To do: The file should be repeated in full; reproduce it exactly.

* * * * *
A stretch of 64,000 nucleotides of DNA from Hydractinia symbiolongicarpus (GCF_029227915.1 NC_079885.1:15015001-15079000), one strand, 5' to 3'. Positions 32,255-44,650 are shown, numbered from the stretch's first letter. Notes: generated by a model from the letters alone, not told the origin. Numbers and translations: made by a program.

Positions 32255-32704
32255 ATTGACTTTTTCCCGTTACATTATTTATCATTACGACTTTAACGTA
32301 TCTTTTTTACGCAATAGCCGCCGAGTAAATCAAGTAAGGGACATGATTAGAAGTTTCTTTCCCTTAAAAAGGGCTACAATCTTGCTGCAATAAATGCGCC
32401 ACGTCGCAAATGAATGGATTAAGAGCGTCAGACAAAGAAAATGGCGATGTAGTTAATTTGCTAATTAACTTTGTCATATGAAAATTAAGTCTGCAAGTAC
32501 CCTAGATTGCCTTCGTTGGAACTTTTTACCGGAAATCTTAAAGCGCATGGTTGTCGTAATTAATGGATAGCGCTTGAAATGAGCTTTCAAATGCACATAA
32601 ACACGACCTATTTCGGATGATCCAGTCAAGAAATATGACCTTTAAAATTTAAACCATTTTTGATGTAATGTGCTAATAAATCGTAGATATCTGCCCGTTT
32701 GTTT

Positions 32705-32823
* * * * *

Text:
A stretch of 64,000 nucleotides of DNA from Hydractinia symbiolongicarpus (GCF_029227915.1 NC_079885.1:15015001-15079000), one strand, 5' to 3'. Positions 32,255-44,650 are shown, numbered from the stretch's first letter. Notes: generated by a model from the letters alone, not told the origin. Numbers and translations: made by a program.

Positions 32255-32704
32255 ATTGACTTTTTCCCGTTACATTATTTATCATTACGACTTTAACGTA
32301 TCTTTTTTACGCAATAGCCGCCGAGTAAATCAAGTAAGGGACATGATTAGAAGTTTCTTTCCCTTAAAAAGGGCTACAATCTTGCTGCAATAAATGCGCC
32401 ACGTCGCAAATGAATGGATTAAGAGCGTCAGACAAAGAAAATGGCGATGTAGTTAATTTGCTAATTAACTTTGTCATATGAAAATTAAGTCTGCAAGTAC
32501 CCTAGATTGCCTTCGTTGGAACTTTTTACCGGAAATCTTAAAGCGCATGGTTGTCGTAATTAATGGATAGCGCTTGAAATGAGCTTTCAAATGCACATAA
32601 ACACGACCTATTTCGGATGATCCAGTCAAGAAATATGACCTTTAAAATTTAAACCATTTTTGATGTAATGTGCTAATAAATCGTAGATATCTGCCCGTTT
32701 GTTT

Positions 32705-32823